After SC State's debate exposure, alumni anxious for first-hand look

Saturday, July 28, 2007

The students walking the campus of South Carolina State University Friday had a slightly different skip to their step.

A few gray hairs peppered the tops of some heads while hair for others was a forgone memory. Most were parents, some were grandparents and all were diehard Bulldogs.

Hip hop culture gave way to old school sensibility as the South Carolina State University National Alumni Convention continued on the university's campus. The convention began Thursday with a host of alumni moving into the new Andrew Hugine Suites, a 755-bed, student, apartment-style housing complex. On Friday, alumni attended various workshops at Staley Hall and the Smith-Hammond-Middleton Memorial Center aimed and informing and growing alumni nationwide.

Delores L. Henry sauntered out of one of the sessions, all smiles. She is a graduate of the class of 1961. She is among the "students" staying in the dorms on campus during the convention. Things have certainly changed, she said.

"It's nice; it's one of the latest in dormitories and compared to where we were when I was here ..." she laughed. "How much more improved it is really. The cafeteria is the same, it hasn't changed any. The convention has been very informative and we have been going over a lot of stuff. Being an active alumni keeps you abreast of what is going on. Alumni need to be active and be there to give support to the university."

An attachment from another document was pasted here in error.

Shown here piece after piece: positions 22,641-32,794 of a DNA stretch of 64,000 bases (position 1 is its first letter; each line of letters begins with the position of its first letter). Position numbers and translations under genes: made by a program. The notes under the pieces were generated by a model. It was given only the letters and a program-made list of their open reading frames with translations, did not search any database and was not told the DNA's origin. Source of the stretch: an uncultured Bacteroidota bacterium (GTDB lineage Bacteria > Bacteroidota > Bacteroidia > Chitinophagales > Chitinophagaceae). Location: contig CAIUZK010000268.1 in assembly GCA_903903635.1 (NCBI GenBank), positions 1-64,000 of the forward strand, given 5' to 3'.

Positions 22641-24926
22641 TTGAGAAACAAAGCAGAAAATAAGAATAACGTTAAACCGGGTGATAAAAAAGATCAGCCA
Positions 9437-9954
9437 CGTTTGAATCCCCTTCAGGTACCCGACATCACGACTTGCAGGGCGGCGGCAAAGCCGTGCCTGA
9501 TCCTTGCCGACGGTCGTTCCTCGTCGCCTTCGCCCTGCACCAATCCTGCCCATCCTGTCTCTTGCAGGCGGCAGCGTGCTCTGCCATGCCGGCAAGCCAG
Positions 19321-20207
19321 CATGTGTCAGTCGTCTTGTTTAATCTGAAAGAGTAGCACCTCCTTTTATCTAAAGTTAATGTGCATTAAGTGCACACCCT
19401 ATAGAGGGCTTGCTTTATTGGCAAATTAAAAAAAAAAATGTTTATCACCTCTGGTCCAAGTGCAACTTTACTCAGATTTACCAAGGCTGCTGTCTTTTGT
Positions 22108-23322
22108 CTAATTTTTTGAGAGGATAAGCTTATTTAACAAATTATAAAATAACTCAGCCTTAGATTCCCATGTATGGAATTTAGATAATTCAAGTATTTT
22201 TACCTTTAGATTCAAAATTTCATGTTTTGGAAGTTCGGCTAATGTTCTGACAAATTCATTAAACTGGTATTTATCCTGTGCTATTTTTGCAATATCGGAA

The mission of the SCSU National Alumni Association is to actively support the university's missions and goals. Chapters exist across the nation. Wilburn Gilliard of Charleston, class of 1968, arrived a bit early for an alumni workshop he planned to attend. Attending the SCSU National Alumni Convention is very important to the past president of the Charleston Alumni Chapter. He said it means keeping in touch with your school, showing pride in it and keeping its heritage going.

"We have a moral obligation to support our school and be active in the alumni organization," he said. "It's been real nice. I participate in it every year. If we don't support our school, then who will? It's up to all of us to keep it going."

South Carolina State enjoyed an enormous amount of exposure in March when it was host for the first-in-the-nation Democratic presidential debate. Beatrice W. Barrett, class of '55, said her husband, who is not an alumni, was as eager to come from Miami to the convention as she was after watching the debate on MSNBC. They saw how nice the campus looked and wanted to see the improvements in person.

"I have enjoyed it and everything has been very well-planned, and I'm especially excited to be here for my husband," she said. "He's not an alumni but was interested in coming because of the debate. To come from the institution and we liked what we saw on the coverage on MSNBC. We plan on coming back to the Florida A&M game. A lot of people are interested because of what they saw at the debate.

"It's a good feeling," she said of being back on campus. "It's good to be back and meet friends and classmates who make a commitment to the university."

Deborah Robinson Herring, a native of Orangeburg and a member of the Atlanta alumni chapter, seemed like a youngster as a member of the class of 1980. As she looked for the room where her workshop would be held, she proudly said her son is now a student at SC State and answered the charge at convocation. Like many there, her commitment to support the university extends to her entire family.

"It's been a phenomenal experience for me," she said. "The subjects have been very informative and I'm excited to be an alumni and for what I have learned and what my family and I can do to enhance the university and its students."

The alumni convention will end today with a Life Member Luncheon beginning at 12:15 p.m. at the Fine Arts Center. Coach Willie Jeffries will by the speaker.

Retrieved from The Times and Democrat. T&D Special Assignments Writer Charlene Slaughter can be reached by e-mail at cslaughter@timesanddemocrat.com or by phone at 803-533-5529.